The ABC of taking back the tech: Colnodo's 16 days of activism

This year, Colnodo put together an action-packed 16-day campaign for Take Back the Tech! (TBTT), featuring everything from e-books to podcasts to human rights workshops. We spoke with Canadian intern Catherine Joubert, who was heavily involved in planning and executing Colnodo’s TBTT campaign, about the highlights of the initiative and how Colnodo aims to grow and develop in terms of educating women and youth about their digital rights and strategies to stay safe and empowered online. 

Take Back the Tech: You published an e-book which looks at gender-based violence (GBV) faced by women and LGBTIQ+ people. Can you tell us more? Who do you hope to reach?  When can we expect to see it in English and French? 

Catherine Joubert: The full name is "The ABC of risk and vulnerability prevention in ICT". The content is mostly focused on youth and diverse minorities such as women and LGBTIQ people. We have done the translation of the text in French and in English, but we have yet to put it in the proper format. But, soon enough, likely in January, these languages will also be available. The book illustrates different vulnerabilities categorised into three different spheres of life: personal life, at the office and at school. We thought that by touching upon those three areas, we would help to create more symbiosis between online and offline life and also illustrate that a violation can happen at work but also be seen on the home computer. We felt that this would allow us to reach more people. We have just launched the book in Spanish through our social media platforms, and we have yet to see how many times it has been downloaded. But one thing is for sure, we are excited to launch it in three languages and I am sure, upon confirmation with the Colnodo team, we would be pleased to leave it open for further translation into other languages by APC members.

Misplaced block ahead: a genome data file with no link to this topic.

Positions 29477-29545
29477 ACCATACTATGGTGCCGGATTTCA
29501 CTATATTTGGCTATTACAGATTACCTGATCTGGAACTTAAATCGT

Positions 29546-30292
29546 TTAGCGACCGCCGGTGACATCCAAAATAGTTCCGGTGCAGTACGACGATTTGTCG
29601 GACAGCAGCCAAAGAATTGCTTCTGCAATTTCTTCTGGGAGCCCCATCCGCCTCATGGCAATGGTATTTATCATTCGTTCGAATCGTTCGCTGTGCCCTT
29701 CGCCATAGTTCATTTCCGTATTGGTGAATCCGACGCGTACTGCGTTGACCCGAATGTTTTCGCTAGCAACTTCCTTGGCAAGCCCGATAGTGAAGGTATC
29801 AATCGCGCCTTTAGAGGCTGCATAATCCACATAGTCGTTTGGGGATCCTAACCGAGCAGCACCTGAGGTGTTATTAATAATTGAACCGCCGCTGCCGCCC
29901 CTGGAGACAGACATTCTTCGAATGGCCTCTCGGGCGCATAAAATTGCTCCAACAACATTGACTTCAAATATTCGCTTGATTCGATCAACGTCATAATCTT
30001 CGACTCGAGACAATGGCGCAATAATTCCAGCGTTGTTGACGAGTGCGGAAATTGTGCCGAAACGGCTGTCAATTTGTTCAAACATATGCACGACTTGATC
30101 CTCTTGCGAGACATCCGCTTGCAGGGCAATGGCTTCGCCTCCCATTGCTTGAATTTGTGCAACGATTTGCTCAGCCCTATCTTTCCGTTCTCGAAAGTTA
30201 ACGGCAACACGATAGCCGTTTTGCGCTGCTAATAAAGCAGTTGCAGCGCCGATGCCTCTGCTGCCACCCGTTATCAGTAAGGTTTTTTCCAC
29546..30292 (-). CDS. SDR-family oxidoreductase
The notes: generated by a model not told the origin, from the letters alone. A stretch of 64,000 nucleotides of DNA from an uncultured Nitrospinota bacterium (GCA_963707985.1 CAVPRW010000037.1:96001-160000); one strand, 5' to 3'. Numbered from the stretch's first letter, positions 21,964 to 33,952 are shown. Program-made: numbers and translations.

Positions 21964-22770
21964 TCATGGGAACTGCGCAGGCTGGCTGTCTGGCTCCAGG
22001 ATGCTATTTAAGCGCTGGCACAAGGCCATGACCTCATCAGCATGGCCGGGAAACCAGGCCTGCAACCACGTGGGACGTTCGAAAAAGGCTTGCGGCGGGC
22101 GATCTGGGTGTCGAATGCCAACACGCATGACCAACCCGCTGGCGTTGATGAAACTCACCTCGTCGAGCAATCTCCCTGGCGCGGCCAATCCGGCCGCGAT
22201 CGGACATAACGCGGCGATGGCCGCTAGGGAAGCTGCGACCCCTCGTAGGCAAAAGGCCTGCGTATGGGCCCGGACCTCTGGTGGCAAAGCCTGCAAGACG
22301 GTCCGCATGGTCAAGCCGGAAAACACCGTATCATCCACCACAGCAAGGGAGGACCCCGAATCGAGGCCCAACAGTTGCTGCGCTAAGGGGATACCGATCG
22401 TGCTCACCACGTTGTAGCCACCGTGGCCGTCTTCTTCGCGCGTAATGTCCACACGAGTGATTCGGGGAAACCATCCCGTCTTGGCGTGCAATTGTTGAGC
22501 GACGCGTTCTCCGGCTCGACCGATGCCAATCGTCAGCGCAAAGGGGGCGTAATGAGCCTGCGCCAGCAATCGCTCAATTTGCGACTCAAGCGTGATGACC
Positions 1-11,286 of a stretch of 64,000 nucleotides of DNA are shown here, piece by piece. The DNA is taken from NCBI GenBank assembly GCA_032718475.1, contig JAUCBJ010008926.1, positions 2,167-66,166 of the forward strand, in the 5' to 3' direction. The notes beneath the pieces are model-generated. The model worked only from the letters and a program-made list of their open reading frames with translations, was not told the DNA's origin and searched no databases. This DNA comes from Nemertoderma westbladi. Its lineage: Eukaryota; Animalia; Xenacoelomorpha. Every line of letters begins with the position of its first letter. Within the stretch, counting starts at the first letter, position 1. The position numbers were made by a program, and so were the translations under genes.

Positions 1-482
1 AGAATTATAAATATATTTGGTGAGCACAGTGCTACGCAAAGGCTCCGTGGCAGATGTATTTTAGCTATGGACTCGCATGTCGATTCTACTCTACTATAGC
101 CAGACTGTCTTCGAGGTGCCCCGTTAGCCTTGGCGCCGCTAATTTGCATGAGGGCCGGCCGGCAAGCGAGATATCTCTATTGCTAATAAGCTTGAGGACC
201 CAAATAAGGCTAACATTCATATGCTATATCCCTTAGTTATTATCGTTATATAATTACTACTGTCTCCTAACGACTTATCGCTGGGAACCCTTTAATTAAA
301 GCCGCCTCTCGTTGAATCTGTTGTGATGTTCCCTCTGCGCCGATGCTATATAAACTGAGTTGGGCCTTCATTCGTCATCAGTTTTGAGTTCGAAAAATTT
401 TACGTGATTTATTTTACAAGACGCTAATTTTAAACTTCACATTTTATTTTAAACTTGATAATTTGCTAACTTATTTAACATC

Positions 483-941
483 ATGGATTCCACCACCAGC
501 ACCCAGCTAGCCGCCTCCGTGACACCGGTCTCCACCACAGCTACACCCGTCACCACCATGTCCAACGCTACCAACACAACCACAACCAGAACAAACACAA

TBTT: Colnodo also put together a podcast for Take Back the Tech! in partnership with a local theatre group, in front of a live audience. You've done street theatre on online GBV before with this group. How did this experience differ? How was the experience of discussing these issues live in a theatre, but also making a live visual performance available in audio format? 

CJ: Yes, we created a podcast in partnership with Edwin and the team at Teatro del Sur from Casa Raiz. They are a local theatre here, with whom we have collaborated in the past such as for the sketches in a previous campaign. Both experiences aimed to raise awareness about gender-based violence and get people to talk about what is happening online. The main difference between the two experiences was the content. For the podcast, we wanted to ensure that the violations discussed were more in line with the theme of this year's campaign. It was important for us to make these episodes dynamic and interesting so that people would be interested in listening to all of them. We chose to do a podcast because it is trendy, and people are listening to them more and more (or at least I do in the past couple of years). They are a great medium that allows everyone to listen on whatever platform and device they want. It is also good because they can last for a while, and we will potentially be able to upload new podcasts eventually. Furthermore, this podcast was recorded live with an audience of 30 people from a neighbourhood in the south of Bogota called Bosa, which includes a lower socioeconomic class, so we were very pleased to partner up with the theatre and offer an event for local community members. 

Read the full interview here

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